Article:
26 SES 12 A, Exploring Leadership across the Globe
Covid19 in 2020 was the first pandemic to strike with virulence in modern times (Tourish, 2020). Educational organizations encountered an immediate shift in their systems and practices to address the disruptions and disjuntures that the pandemic created. Educational leadership and management, with its inherent challenges (Arar, Örücü &Wilkinson, 2021), becomes a more stressful and challenging task at times of crisis (Azorin, 2020; Coombs, 2005; Gurr&Drysdale, 2020; Harris, 2021) . Universities have also had to navigate this storm through various means such as migrating their courses online , taking different measures in their administration processes and prioritizing their responsibilities (Fernandez&Shaw, 2020). Yet, such turbulence (Gross, 2014) and crisis require a rapid response (Gurr&Drysdale, 2020) from the educational leaders through certain capabilities and skills. This unforeseen crisis has apparently had adverse implications on higher education intitutions (HEIs), whereas HE management is inherently a problematic domain (Drew, 2010). Since the pandemic started, educational researchers have contributed to the literature regarding educational leadership at different levels (Agasisti & Soncin, 2021; Gurr&Drysdale, 2020; Harris, 2021; Marinoni, van’t Land& Jensen, 2020). HE leadership had already been characterized by shifts in leadership theory and practice, a move beyond focus just on ‘the leader’ as control agent, to ‘leading’ which opens up spaces to consider more creative, shared and collaborative approaches to the field (Davis&Jones, 2014).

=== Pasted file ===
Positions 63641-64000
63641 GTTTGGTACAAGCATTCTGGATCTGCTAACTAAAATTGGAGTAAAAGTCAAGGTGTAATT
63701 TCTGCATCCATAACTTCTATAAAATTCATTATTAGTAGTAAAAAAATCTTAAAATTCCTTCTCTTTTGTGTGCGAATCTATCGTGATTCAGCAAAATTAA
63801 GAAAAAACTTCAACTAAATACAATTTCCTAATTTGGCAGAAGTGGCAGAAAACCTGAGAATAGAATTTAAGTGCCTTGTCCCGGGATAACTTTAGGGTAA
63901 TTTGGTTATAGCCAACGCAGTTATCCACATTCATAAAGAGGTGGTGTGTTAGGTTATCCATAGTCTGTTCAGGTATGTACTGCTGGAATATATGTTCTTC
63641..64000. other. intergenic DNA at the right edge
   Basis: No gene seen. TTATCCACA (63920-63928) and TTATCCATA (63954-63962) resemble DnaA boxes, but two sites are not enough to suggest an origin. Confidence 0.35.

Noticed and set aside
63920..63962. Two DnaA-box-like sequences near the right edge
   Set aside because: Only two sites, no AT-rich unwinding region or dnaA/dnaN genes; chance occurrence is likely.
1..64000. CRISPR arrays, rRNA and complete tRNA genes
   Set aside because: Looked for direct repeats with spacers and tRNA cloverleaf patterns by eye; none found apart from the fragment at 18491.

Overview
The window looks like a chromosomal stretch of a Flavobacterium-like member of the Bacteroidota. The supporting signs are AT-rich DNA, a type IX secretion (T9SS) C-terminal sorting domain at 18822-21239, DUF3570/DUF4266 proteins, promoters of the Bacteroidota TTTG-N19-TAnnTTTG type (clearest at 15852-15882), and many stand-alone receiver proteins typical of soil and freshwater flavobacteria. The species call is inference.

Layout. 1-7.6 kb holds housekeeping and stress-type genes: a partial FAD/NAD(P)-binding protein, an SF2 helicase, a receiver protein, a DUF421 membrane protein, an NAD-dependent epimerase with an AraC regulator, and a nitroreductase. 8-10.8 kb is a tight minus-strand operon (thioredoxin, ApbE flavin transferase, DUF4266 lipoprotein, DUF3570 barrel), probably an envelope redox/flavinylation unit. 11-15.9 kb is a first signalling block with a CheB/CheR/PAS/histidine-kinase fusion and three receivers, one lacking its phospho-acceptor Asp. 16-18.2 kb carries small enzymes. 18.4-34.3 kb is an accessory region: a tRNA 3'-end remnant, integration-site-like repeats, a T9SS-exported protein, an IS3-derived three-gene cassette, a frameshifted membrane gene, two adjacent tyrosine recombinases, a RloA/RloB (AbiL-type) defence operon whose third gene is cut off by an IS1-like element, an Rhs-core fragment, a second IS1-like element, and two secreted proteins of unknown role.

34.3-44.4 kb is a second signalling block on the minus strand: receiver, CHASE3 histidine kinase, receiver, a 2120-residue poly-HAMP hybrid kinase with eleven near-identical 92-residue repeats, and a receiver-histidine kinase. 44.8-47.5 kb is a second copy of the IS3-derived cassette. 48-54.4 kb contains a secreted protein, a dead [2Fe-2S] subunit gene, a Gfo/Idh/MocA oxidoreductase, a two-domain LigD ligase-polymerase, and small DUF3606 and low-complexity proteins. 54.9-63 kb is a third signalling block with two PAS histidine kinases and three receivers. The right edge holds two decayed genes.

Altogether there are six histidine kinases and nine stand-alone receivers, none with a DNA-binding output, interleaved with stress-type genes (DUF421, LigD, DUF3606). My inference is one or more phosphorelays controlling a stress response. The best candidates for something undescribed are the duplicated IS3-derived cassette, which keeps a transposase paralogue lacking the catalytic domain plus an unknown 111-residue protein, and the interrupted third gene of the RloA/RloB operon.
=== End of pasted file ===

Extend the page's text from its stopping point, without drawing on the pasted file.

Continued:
Some studies have explored the implications of Covid19 crises on educational leadership in HEIs; which has adverse impact on research, teaching and community engagement in HEIs (Altbach &deWit, 2020; Marinoni, van’t Land &Jensen, 2020) . As for the HEI leadership, Fernandez& Shaw (2020) proposed three best practices for academic leadership during the pandemic as connecting with people as individuals and establishing mutual trust, distributing leadership throughout the organization and communicating clearly and often with all stakeholders; while prioritizing responsibilities. The credibility of the leader is significant at times of such ambiguity and emergency , which also requires sensemaking (Spillane, 1999) and relevant crisis management skills such as communicating the complexities in simpler terms, while outlining potential plausible solutions (Agasisti & Soncin, 2021). During the emergency, university leaders should consider its structural impact on teaching and learning, research and innovation, decision-making structures, and on their own role in providing the academic community with a strong vision by adopting a “test and learn” attitude(Samoilovich, 2020) . Thus, how countries responded to this emergency in HEIs in policy and practice is important. Turkey, with a centralized higher education administration system, has 129 public and 78 private universities with over 176.000 academic staff of different ranks (HEC, 2020). As the education systems got snowed under this recent crisis, the problems are multifold including those related with leadership and management in HEIs.